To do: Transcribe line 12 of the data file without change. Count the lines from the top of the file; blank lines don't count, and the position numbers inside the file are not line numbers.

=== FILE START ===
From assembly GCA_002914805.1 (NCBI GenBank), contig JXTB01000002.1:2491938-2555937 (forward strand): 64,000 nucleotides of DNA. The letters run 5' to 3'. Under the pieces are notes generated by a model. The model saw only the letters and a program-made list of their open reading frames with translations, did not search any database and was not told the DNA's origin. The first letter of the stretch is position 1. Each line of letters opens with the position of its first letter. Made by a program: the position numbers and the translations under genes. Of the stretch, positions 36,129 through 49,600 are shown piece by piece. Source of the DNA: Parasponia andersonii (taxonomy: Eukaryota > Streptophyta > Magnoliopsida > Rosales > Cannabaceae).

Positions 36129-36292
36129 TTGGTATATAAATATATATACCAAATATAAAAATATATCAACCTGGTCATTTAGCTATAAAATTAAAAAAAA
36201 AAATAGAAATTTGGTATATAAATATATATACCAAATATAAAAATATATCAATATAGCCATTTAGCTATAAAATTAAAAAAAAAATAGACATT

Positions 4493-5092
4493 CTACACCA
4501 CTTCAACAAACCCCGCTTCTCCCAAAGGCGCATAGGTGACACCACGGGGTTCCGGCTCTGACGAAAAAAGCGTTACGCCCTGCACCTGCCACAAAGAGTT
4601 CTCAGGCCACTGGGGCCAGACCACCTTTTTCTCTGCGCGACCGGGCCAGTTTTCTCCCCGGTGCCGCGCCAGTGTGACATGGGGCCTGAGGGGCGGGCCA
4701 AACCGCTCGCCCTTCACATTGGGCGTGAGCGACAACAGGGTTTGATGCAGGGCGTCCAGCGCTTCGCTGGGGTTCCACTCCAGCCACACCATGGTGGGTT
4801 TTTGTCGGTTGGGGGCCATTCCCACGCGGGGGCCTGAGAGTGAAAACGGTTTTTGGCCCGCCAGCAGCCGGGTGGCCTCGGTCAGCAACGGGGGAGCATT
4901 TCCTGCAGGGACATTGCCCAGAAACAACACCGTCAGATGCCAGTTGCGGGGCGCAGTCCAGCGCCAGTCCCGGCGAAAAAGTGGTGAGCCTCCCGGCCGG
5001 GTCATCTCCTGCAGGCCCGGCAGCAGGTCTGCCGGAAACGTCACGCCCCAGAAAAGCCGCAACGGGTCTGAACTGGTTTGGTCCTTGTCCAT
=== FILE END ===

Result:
5001 GTCATCTCCTGCAGGCCCGGCAGCAGGTCTGCCGGAAACGTCACGCCCCAGAAAAGCCGCAACGGGTCTGAACTGGTTTGGTCCTTGTCCAT